There were risibly bad moments on the fourth day before (the catch two fielders left for each other during Australia’s onslaught) and after (Kevin Pietersen’s steepling drive to long on when England were supposed to be fighting to save their skin) but that was when enough seemed to be enough, when God was finally determining that there was to be no fourth successive Ashes victory, when the wheel had turned full circle for Cook.

He made 766 runs in the Ashes here three years ago at an average of 128; he now has 154 in this at 26. That is around his average for all his other Tests against Australia save for those in his series mirabilis. No one would have wished that ball on England’s captain yesterday but no one was surprised that he received it.

Australia were denied a fourth-day win by a combination of Ian Bell, who did not survive until stumps, and Ben Stokes, who did. Stokes stroked the ball cleanly and nervelessly. He is one of those infernal positives sought in defeated dressing rooms.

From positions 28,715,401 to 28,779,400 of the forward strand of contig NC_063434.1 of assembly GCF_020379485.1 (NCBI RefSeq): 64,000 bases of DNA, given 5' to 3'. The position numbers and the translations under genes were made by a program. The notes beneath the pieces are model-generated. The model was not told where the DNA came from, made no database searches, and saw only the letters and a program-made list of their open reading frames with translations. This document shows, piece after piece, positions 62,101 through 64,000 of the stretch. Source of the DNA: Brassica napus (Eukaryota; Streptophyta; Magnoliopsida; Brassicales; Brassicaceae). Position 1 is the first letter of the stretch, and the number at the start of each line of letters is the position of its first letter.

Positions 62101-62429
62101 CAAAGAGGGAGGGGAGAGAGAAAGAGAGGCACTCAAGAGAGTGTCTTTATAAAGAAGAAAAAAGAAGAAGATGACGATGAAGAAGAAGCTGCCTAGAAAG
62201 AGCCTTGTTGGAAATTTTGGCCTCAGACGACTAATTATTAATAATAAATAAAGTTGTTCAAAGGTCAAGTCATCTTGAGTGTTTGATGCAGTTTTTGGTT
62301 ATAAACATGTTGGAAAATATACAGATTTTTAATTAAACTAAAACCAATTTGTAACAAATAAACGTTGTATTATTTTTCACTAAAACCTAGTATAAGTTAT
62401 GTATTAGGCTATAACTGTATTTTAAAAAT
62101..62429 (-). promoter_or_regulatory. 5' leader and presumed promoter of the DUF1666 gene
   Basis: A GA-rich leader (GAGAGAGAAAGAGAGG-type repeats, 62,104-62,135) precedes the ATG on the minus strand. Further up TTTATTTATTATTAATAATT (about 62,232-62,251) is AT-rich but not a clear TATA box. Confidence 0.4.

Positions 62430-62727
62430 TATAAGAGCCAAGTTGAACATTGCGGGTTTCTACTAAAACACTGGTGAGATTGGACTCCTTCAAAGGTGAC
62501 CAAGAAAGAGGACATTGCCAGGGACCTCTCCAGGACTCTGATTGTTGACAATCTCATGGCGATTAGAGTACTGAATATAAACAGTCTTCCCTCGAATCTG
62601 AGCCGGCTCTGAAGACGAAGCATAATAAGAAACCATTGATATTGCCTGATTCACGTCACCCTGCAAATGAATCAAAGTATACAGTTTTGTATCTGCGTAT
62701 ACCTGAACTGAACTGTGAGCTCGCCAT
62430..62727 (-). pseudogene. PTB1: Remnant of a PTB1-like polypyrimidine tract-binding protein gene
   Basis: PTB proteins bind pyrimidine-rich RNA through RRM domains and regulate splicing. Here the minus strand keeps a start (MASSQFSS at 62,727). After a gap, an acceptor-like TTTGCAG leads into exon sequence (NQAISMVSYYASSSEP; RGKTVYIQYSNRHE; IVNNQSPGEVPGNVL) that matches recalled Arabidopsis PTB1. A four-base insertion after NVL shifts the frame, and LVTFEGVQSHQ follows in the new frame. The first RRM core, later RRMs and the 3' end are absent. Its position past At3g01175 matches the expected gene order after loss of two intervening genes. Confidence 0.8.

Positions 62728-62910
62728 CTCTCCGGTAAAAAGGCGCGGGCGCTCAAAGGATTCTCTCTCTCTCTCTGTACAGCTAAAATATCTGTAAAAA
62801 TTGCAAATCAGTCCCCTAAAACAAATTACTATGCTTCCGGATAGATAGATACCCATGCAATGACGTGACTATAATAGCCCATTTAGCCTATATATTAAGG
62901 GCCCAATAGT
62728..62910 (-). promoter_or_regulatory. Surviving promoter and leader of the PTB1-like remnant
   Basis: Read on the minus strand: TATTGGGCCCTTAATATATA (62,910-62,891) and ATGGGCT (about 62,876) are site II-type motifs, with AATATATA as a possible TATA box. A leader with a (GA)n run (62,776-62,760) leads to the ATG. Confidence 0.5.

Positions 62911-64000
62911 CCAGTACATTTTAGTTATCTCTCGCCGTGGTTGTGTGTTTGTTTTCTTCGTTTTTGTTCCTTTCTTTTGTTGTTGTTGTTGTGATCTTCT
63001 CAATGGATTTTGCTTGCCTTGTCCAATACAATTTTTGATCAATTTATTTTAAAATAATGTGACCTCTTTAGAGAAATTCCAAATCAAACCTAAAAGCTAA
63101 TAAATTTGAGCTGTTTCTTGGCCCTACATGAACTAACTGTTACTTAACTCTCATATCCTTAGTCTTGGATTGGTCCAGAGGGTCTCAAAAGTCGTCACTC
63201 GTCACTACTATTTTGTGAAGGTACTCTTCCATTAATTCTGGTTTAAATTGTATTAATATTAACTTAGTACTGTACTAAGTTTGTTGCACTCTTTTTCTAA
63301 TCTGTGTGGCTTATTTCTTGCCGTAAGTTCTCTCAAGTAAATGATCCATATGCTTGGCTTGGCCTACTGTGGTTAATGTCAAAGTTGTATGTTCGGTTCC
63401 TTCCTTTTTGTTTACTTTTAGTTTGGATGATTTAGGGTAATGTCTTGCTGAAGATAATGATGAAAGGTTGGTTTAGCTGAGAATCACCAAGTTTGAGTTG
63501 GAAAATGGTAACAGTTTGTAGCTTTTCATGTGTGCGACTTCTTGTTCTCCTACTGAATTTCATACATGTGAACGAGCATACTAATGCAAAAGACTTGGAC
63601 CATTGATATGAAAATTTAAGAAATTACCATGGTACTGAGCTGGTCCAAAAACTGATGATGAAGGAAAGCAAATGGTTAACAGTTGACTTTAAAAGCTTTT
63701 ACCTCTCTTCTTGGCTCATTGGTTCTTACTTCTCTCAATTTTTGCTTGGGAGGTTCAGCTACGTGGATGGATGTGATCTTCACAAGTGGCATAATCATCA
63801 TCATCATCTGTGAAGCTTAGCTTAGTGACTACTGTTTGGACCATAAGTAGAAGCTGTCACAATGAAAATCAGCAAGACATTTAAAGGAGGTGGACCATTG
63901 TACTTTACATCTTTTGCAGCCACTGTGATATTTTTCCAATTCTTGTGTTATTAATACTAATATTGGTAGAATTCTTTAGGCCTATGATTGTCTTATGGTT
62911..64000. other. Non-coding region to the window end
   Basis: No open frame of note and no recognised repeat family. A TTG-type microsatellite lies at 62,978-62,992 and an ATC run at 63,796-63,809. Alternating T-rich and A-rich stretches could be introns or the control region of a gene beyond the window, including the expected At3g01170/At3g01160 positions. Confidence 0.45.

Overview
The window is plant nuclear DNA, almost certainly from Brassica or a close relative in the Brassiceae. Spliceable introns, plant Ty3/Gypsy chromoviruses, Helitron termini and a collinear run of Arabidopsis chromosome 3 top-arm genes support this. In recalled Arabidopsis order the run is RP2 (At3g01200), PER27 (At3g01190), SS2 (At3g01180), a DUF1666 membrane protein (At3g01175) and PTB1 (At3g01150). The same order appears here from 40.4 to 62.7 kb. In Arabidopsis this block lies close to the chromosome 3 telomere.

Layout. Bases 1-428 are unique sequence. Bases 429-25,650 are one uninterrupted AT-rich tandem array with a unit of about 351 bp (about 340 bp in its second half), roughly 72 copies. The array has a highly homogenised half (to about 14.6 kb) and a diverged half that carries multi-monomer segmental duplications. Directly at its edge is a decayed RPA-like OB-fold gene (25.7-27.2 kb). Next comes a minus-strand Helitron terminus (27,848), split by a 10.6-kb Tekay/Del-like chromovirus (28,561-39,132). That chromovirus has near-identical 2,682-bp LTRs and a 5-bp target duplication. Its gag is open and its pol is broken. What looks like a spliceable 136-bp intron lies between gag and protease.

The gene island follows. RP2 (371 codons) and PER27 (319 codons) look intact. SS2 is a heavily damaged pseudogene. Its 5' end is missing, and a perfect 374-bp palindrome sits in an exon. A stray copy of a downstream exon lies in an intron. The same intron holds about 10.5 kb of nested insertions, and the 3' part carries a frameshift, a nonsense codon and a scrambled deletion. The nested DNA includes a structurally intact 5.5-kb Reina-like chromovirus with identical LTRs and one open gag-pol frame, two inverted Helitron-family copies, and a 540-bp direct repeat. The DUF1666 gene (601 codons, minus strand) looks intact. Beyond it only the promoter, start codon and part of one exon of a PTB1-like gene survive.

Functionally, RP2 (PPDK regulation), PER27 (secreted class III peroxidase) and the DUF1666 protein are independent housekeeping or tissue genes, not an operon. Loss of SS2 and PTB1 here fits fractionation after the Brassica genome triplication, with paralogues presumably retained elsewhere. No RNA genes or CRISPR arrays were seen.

This rubber might very well finish 5-0 but in that instant the entire ill-starred venture was encapsulated. England were amid their worst day’s cricket since the day before. Which was saying something.

Those who were firm in their beliefs that the tourists would come to Australia and claim the great prize for the fourth successive time have been made to look like frivolous dolts. But even those who counselled caution, who knew the perils of playing in Australia, who recalled what happened in 1958 when another England side full of high achievers who had won three Ashes series fell to their doom, could not have predicted this merciless onslaught.